Information on what to expect at the Gion Festival (Gion Matsuri), IN ENGLISH is really kinda sparse, and often quite contradictory, so we had no idea where we should go or when to check out the festitivites. We knew that the Shijo-dori St.would be closed to the public on Wednesday and Thursday night, and our host kindly told us that there would be food stalls and games set up… from 6pm.
So we head down to Shijo-dori St, Gion at about 6pm and look around wondering how they are going to pull this off? There is plenty of traffic making it’s way down the street and it doesn’t look anything ilke a street at home would if it was being pedestrianised for a market environment. Eventually police emerge from who knows where and start directing traffic around the area and the street closes down, however… as we anticipated, no stalls emerge. We pottered around doing a bit of shopping and looking at all the lovely ladies walking around in their kimono, you don’t see that much in Tokyo. And I have to admit I was tickled by all the young girls in their lovely traditional kimono shopping to their hearts content at the dedicated Hello Kitty stores! I have the impression they are mostly Chinese tourists getting into the swing of the festival.
Eventually we decide to go have some dinner and wait for the stalls and things to be set up. So we stop in for some mystery donburi bowls, volcanically hot curry bowls and suprise noodles and emerge to a street with people walking everywhere but… no maket stalls? We made our way all the way up Shijo-dori St towards the Yasaka-jina Shrine… where we found markets! I have no idea why they have closed off the street – there are plenty of people around, but it’s not busy enough to warrant closing off a major four lane street? Yes, the footpaths would have been a bit of crush if they hadn’t, but it still seems kinda odd.
It was all up around the Shrine that we encountered the markets. The walkways around the shrine are wide enough for a car to drive through and give berth to pedestrians, but when you put a market stall on both sides and add hundreds of people, it was a little squeezy. Thankfully with this Typhoon Nangka heading our way there is a bit of a breeze up (yes, did I mention that our host messaged us to let us know there was a typhoon coming and we should be careful?) else it would have been quite disgustingly hot and sticky.
So we found the meat-on-a-stick festival – crab-on-a-stick, chicken-on-a-stick, beef-on-a-stick, confectionery-on-a stick, and had a few things to eat. Should have tried the takoyaki, but was full up of crab-on-a-stick considering we had already had dinner! Love the hand operated ice shaving machine making far superior frozen drinks than what the Frozen Coke machines at the cinemas have been making back home lately. 🙂
The Yakaka Shrine looked very pretty all lit up at night, there were policemen around stopping people taking photos – here are the few I took. The golden portable shrines you can see in the centre were not there a few days ago, so were out on display for the festival. We understand tomorrow night there is supposed to be a show of some sort, a performance? happening here… but the typhoon outlook does not look good, and we may find ourselves prevented from coming back out Thursday night. Friday from 9am is when the big parade is scheduled to happen… but we’ll be back on the bullet train heading for the ship by then.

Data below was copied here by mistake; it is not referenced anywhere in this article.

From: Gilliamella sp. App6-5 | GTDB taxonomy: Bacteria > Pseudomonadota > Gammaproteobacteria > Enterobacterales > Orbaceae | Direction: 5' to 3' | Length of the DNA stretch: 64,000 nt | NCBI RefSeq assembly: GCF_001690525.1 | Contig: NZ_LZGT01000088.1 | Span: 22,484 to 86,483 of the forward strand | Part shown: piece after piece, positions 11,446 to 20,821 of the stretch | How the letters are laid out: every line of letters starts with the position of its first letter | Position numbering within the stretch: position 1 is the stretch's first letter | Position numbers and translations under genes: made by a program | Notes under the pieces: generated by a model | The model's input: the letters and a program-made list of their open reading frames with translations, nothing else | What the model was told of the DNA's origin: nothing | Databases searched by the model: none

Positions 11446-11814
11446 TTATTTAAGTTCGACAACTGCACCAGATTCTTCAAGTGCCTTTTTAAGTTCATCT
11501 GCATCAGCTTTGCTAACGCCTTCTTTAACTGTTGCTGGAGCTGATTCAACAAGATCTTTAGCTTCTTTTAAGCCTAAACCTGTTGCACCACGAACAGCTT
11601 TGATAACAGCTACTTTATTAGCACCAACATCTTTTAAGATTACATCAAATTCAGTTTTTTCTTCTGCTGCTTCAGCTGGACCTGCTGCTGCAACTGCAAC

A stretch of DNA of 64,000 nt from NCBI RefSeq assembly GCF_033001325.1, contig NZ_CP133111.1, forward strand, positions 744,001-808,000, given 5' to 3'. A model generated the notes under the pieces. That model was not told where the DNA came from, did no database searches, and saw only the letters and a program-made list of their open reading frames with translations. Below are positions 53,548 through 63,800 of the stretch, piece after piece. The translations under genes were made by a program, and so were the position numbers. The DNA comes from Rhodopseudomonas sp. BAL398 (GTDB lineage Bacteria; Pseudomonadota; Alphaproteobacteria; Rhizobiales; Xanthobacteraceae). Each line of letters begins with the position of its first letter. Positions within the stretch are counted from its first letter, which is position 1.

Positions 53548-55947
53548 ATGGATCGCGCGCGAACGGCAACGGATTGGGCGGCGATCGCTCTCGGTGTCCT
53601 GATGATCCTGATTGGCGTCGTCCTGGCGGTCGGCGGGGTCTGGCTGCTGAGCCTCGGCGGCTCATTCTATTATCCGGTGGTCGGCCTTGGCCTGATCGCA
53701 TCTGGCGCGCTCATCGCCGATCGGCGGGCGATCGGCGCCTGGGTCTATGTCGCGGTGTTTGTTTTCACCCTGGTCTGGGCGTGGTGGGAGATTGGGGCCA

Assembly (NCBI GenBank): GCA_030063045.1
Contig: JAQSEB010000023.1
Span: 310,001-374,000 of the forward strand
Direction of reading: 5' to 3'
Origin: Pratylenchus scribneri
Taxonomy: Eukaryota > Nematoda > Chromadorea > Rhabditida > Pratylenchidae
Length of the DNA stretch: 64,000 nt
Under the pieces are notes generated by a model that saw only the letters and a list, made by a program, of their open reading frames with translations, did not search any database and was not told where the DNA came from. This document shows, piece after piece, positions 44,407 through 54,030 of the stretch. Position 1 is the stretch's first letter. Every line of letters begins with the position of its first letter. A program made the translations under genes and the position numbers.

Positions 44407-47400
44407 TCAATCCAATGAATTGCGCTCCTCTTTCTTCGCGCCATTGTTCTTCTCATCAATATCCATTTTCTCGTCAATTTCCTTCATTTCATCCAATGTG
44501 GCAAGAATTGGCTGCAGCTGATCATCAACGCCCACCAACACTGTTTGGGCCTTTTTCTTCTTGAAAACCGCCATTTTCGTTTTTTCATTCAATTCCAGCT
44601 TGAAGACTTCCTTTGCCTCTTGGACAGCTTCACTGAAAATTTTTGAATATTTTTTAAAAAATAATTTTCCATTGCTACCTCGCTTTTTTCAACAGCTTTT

The big parade is apparently on Friday – IF, and that is a big ‘if’ apparently, Typhoon Nangka behaves itself. It is headed our way and likely to cross the coast tonight somewhere towards Osaka, so we’re battening down the hatches. It’s a Cat 2-3 at the moment but should down grade a bit, they hope.
The Gion Festival takes place every year in the Gion District of Kyoto and has done since 869AD. The parade, which is the finale of the festival, was originally a religious purification ritual designed to appease the gods that were believed to cause fires, floods and earthquakes. People suffering from plague and pestilence was also attributed to the rampaging deity Gozu Tenno who was also to be appeased by the parade. At some point, the Emperor Seiwa ordered that people pray to the god of the Yaaka Shrine (named Susanoo-no-mikoto) and 66 stylized and decorated floats were made representing each of Japan’s 66 provinces. The ritual of the parade was done whenever large scale fire, floods or earthquakes or plagues appeared. Some time around 970AD, it became an annual event. Over time the wealthy and influential merchant class have made the parade, and the entire festival, more elaborate and by the end of the Edo period… Edo period, Edo period… Ah! Here it is 1603-1868), the elite used the parade to display and increase their status. So it’s been going on for a very, very long time.
Anyway, we were back down in Gion today and managed to get a glimpse of people building the parade floats for the big parade whenever it ends up scheduled for. They are really tall and look very traditional, with lots of timber, fine fabrics, and fresh hemp rope used in the construction. No doubt will look amazing when the parade kicks off on Friday.
Oh and I should mention that unlike Mardi Gras in New Orleans where floats are either converted vehicles or pulled by tractors, these floats are pulled by people. Which in this heat and the length of the parade route must be quite a feat of stamina.